The FBI has opened its Malware Investigator portal to industry in order to information sharing on this type of cyber threat and to improve incident response in case of attacks against. The FBI hopes to speed up investigation process in case of attack and allow private companies to autonomously respond to infection based on a new strain of malware without heavy reverse-engineering loads.
“Malware Investigator is a tool that provides users the ability to submit suspected malware files and within as little as an hour, receive detailed technical information about what the malware does and what it may be targeting.” states the official Malware Investigator portal.
During the ceremony for the launch of the Malware Investigator portal, the Information crime unit chief Steve Pandelides explained the positive impact for both law enforcement and the private sector. Private companies will have more information related to the specific infection and will be able to quickly mitigate the threat, on the other side the FBI will have the opportunity to assess real time the incident and monitor their evolution in the various industries.
“After submission, the report can get turned around in a matter of minutes to a matter of hours,” Pandelides said. “It will enable our private partners to protect their company’s networks and help our state and local law enforcement partners further their investigations. “It will also provide the FBI a global view of the malware threat.”
Malicious codes submitted to the Malware Investigator portal would be correlated against other submissions and analyzed by the FBI’s intelligence which will produce detailed reports. Initially, it will work for Windows malware and it would be expanded to collect also other families of malicious code. This kind of analysis has an immense value for malware analysts that could be able to track the evolution of malicious code in time, and track capabilities of APT and hackers behind the malicious campaign.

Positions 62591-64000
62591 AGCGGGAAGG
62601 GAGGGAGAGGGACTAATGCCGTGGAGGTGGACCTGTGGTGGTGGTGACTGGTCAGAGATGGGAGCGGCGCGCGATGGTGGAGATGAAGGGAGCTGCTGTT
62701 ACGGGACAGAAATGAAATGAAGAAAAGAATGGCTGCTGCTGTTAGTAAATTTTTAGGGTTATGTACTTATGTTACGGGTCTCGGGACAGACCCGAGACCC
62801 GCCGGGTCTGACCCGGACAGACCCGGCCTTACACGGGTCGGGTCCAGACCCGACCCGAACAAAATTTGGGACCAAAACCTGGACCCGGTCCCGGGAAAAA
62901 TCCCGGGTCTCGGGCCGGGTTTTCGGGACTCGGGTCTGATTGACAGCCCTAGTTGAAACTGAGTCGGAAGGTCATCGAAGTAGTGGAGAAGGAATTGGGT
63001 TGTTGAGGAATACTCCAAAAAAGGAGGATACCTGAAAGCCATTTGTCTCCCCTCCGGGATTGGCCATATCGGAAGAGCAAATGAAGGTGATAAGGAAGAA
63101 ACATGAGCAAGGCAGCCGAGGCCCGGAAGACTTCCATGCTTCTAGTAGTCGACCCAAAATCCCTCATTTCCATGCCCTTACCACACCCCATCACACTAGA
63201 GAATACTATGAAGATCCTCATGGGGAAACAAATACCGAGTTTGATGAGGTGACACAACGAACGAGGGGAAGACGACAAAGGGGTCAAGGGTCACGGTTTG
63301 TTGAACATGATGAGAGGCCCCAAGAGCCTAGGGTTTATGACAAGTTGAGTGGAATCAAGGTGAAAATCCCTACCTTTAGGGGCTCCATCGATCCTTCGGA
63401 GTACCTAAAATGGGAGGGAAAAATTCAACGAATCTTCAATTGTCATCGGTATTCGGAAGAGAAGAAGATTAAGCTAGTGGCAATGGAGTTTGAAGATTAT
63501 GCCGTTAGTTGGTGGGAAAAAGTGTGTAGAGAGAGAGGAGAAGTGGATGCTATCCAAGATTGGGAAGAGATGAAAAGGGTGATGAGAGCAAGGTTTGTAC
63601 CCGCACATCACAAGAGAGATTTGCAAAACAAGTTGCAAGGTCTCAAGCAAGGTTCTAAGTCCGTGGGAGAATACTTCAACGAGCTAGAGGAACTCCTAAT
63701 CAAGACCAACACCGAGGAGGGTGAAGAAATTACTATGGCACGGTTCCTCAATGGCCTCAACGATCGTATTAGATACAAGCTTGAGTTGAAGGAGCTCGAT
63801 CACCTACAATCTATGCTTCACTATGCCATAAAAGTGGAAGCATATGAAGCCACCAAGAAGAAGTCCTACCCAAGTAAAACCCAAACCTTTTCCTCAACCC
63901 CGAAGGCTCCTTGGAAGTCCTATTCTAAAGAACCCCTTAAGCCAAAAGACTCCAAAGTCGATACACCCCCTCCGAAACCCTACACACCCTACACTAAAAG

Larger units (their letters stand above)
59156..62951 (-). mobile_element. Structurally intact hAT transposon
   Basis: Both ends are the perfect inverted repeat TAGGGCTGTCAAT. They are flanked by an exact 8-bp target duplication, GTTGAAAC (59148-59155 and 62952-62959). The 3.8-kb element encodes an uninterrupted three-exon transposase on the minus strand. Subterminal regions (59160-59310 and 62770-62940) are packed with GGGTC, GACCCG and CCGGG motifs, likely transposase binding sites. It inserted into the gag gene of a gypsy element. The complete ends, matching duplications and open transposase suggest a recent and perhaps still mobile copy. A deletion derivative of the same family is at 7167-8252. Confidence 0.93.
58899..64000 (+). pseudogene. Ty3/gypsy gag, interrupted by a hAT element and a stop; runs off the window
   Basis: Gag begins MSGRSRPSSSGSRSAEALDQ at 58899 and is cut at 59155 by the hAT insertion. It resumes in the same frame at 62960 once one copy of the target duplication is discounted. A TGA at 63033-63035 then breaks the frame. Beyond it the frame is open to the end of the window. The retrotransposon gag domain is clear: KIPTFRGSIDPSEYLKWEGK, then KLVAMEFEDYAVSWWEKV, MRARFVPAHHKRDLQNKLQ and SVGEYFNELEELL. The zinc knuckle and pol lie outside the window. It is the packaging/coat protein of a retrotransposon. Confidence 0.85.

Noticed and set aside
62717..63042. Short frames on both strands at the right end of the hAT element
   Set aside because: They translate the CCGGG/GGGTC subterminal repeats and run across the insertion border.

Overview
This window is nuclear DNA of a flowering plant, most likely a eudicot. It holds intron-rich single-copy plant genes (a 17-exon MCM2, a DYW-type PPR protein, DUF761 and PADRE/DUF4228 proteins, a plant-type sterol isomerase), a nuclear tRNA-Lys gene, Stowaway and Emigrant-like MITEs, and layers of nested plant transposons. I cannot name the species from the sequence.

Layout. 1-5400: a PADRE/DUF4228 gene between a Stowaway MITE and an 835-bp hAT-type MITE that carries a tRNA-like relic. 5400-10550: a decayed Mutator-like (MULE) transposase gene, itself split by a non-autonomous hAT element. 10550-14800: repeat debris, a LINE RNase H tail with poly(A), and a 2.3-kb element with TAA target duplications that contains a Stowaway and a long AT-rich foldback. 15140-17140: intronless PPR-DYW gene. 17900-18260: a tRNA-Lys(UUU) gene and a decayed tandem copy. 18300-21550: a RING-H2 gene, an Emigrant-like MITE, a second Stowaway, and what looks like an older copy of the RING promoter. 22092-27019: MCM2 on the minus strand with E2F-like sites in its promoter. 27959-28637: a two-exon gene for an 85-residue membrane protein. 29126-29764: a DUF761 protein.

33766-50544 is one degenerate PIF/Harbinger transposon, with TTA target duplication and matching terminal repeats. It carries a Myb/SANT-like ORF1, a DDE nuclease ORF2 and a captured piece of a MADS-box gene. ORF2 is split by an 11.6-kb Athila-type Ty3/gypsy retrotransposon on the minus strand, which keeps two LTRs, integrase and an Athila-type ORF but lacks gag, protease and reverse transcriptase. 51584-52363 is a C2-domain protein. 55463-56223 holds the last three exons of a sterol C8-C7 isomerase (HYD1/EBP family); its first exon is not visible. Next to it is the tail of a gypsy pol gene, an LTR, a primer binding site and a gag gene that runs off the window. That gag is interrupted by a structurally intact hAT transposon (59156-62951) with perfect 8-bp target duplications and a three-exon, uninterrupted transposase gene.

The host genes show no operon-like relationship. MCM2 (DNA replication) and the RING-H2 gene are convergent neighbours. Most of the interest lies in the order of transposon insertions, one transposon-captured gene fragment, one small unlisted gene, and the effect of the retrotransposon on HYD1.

Recently I introduced you the excellent work done by the independent researcher Brandon Dixon which has analyzed for years the metadata on submissions to VisusTotal service identifying patterns related to many bad actors.
“The analysis conducted by Dixon on has an immense value, from the observation of VirusTotal submission over the time it is possible to understand how hackers work, which improvement they have made for their code and which is their cyber capabilities. These information allows analysts to track a profile of the threat actors which could help to solve problem of attribution in case of attack, improve the detection capabilities and prediction of further offensives.” I wrote.
Malware would be analyzed in part through fuzzy hashing including section hashing, virus scanning cluster, file system modification, sandboxing and others.
The FBI opened API access for organizations which plan to to integrate the system into their architecture, in this way private entities could benefit of the research made by the FBI with its analytic tools, including an automated malware analysis system, known as Binary Analysis Characterization and Storage System (BACSS), that is now used by the bureau enterprise wide.
The BACSS system provides the FBI’s investigators and security experts with technical information about the malicious code used in the attack as well as correlation with other infections.The Bureau’s Jonathan Burns explained during the Virus Bulletin conference in Seattle last week that based on the success of BACSS, the FBI approved the development of a second unclassified malware analysis system, Malware Investigator.
As explained by law enforcement the FBI began manual malware analysis in 1998 and over subsequent years it has designed its own tools to analyze the threats.
The Malware Investigator portal will help the FBI to raise awareness and share the results of its research with industry.
(Security Affairs – Malware Investigator portal, FBI)